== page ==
The $540,000 camera in your pocket

admin Tech Note

Every couple years, we update our original 2014 blog post that asked the question, “What would an iPhone have cost in 1991?” The purpose is to measure — at least in a rough way — the progress of technology by looking at the components and features integrated in smartphones owned by billions of people. In past years we’ve focused on the three most basic (and easily measurable) components: computation, digital storage, and communications bandwidth. This time, we will also look at another revolutionary facet of smartphones: their cameras. As luck would have it, the digital camera story also has a beginning in our arbitrarily chosen year. 

In May 1991, Kodak unveiled the first digital single-lens reflex (DSLR) camera aimed at professional photographers. Called the DCS 100, it used the frame of a Nikon F3, but instead of film it contained a 1.3-megapixel Kodak image processor. It was the middle of the personal-computer revolution, and digital photography presented an array of at least theoretically attractive advantages over film and photo paper. Photographers would be able to capture, see, store, transmit, and manipulate digital photos — computer files composed of bits — far more quickly and easily. 

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Back to Work, Back to School, Back to the Future

admin Tech Note

A lack of faith in the future. That could be the central problem with today’s perilous politics.

It’s an age-old dilemma because it’s far easier to tear down than to build up. Gravity and thermodynamics say so. For thousands of years, individuals or small groups struggled each day to to find food and shelter. Growing meant seizing land or treasure. Then the Industrial Revolution led to an escape from this zero-sum trap. 

Technology and creative collaboration unleashed a positive-sum explosion not only in living standards and life spans but also in the total number of humans and the rights they enjoyed. Suddenly, radically different futures were possible. This novel ability to think about the future then propelled additional waves of investment, discovery, and equality. 

Despite our riches, there’s evidence the rate of future-orienting activities has slowed in recent years. This downshift of constructive behaviors could be both a cause and effect of recent attacks on the American idea itself. If growth slows and opportunity recedes, many will question whether the system is fair. On the other hand, pessimistic zero-sum thinking can close off the vast opportunities of a collaborative, pluralistic society.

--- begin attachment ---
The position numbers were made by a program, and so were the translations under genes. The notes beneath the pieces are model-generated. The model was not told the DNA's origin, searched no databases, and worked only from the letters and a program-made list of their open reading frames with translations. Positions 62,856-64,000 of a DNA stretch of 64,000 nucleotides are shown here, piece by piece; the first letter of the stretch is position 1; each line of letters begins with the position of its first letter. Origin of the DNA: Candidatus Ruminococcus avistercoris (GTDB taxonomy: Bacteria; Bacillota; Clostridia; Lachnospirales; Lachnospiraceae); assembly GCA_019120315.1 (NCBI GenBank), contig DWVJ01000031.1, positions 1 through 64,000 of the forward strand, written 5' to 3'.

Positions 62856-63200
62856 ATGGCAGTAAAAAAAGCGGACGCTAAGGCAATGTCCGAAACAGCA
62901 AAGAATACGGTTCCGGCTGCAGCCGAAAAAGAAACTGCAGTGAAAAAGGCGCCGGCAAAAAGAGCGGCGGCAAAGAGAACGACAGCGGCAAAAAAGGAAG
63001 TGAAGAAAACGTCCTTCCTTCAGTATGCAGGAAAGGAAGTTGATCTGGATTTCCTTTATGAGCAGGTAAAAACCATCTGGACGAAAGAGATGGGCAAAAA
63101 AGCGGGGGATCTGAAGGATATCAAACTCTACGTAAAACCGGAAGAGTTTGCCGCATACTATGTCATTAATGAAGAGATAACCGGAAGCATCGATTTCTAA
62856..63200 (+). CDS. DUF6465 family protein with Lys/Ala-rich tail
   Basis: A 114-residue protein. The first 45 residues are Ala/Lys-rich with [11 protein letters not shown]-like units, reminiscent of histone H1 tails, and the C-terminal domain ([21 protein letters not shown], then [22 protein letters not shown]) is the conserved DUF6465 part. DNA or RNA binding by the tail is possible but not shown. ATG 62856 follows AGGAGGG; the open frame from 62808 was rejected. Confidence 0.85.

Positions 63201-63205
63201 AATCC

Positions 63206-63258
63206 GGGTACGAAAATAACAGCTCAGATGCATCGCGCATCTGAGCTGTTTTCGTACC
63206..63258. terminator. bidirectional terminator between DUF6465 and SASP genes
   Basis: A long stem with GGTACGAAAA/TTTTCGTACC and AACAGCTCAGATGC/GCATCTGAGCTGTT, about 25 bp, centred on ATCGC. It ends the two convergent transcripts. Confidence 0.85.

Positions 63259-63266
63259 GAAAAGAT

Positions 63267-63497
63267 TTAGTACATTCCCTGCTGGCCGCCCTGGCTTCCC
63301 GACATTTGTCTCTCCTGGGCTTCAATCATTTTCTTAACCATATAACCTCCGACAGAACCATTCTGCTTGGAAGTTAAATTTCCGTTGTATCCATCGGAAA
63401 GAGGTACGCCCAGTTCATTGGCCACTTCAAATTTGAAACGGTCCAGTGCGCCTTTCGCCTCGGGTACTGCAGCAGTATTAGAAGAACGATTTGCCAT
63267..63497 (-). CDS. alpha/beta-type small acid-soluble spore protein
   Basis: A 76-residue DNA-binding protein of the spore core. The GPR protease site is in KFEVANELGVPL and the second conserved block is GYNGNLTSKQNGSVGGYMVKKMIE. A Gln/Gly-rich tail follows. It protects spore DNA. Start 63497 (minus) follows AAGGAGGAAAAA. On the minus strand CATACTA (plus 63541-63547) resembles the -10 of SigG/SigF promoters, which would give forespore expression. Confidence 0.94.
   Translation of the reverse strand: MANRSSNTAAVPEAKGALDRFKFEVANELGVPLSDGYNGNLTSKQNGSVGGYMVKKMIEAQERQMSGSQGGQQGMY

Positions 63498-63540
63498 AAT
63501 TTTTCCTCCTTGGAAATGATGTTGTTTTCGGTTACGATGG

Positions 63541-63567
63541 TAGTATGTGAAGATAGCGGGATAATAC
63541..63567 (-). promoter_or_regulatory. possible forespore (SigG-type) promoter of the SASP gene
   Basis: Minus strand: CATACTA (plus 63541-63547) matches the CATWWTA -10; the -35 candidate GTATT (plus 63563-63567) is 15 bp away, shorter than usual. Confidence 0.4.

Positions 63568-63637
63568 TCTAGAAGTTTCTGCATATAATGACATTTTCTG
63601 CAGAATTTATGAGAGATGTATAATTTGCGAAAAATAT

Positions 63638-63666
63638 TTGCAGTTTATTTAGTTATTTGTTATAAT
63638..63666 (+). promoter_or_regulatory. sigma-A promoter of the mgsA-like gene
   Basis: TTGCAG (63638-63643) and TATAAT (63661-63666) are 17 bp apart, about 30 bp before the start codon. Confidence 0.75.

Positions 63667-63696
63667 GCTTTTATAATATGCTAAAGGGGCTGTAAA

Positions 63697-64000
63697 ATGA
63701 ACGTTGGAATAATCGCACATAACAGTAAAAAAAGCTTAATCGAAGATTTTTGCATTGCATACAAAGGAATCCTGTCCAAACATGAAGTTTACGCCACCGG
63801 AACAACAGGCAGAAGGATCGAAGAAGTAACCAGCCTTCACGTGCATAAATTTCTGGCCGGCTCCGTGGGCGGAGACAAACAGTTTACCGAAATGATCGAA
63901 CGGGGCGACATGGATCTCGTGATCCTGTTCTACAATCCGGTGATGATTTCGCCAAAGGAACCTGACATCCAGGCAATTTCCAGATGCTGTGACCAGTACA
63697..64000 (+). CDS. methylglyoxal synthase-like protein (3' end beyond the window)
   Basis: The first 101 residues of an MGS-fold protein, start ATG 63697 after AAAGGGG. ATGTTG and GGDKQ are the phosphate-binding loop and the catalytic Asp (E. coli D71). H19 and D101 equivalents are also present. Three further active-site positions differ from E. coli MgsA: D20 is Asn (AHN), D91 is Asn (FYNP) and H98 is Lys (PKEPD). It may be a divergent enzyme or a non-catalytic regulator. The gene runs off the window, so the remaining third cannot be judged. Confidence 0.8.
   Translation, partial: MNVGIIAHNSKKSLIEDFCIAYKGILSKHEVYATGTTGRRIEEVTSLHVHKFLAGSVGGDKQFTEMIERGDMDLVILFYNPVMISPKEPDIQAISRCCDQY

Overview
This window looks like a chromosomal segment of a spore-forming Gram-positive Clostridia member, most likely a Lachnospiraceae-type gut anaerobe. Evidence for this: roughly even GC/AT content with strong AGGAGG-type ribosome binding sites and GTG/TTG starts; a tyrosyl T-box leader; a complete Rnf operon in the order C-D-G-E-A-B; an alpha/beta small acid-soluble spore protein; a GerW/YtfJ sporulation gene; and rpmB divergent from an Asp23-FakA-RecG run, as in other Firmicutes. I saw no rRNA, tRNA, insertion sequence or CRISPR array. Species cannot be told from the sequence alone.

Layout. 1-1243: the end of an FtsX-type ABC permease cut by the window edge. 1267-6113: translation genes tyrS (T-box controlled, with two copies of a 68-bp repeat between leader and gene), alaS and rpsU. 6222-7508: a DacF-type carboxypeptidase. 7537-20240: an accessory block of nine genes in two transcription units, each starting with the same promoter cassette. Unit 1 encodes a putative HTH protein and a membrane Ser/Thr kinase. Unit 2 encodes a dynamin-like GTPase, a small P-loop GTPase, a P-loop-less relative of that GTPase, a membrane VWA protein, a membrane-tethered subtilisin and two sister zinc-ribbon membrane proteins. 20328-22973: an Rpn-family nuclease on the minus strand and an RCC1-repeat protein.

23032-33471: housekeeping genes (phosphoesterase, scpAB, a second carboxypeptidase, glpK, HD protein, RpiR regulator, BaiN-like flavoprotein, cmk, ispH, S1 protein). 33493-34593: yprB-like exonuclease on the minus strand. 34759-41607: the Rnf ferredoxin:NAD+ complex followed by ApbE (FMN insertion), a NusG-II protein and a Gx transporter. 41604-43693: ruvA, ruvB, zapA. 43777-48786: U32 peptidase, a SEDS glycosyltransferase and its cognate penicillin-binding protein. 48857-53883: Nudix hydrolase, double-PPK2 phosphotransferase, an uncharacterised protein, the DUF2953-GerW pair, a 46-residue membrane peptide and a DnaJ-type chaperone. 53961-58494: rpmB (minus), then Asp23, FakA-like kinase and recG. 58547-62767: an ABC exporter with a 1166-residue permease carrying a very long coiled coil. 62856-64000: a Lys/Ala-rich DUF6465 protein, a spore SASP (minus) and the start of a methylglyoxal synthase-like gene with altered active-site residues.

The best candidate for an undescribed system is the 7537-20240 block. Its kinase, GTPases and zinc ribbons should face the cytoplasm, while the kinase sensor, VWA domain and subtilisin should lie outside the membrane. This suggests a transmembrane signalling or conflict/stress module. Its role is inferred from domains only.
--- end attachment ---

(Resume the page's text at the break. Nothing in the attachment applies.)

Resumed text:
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Information is the key to defeating COVID-19

admin Tech Note

The chief constraints on the world are physical and temporal. Abundant information, however, helps us evade and sometimes conquer these facts of life. Without the internet, life in the middle of the COVID-19 pandemic would be far nastier and more brutish, even more solitary, and shorter, too. 

Medical staff arrive with a patient affected by COVID-19 at a hospital in Liege, Belgium, March 23, 2020 – via REUTERS

In our current predicament, the fundamental shortcomings of space and time are amplified. SARS-CoV-2 can’t replicate without our cells and our proximity to each other. So we separate for a period longer than the viral lifetime. Yet our bodies need calories, and time does not stop for debts and rents to be paid. 

So we must buy time with information

Extreme physical dis-connectivity requires extreme virtual connectivity. The speed of the virtual scale-up has been impressive. Teachers have adroitly shifted to meet with 30 million school children online. Colleges the same. Zoom video conferencing has spread faster than the virus, and Microsoft Teams added 12 million users in just one week, growing by more than a third to 44 million. Communities are leveraging social networks to support neighbors in a crunch. The government is (finally!) allowing doctors and patients to use FaceTime and Skype for remote video check-ups. The American internet infrastructure has handled increased demand admirably, with internet service providers and mobile carriers adding capacity and suspending data usage limits. 

Not every activity can be replicated online, however. And so we call on the wealth generated by our information-rich economy. Cash infusions, liquidity, loans, and forbearance can smooth away the sudden halt of face-to-face work — at least for a time. Massive investments in hospitals and medical supplies will save many of today’s ill, and tomorrow’s too. Wealth in a very real sense is resilience

But wealth must be constantly regenerated. We can only rely on past productivity for so long. And so we must get back to work — as quickly as possible, in as many places as possible. 

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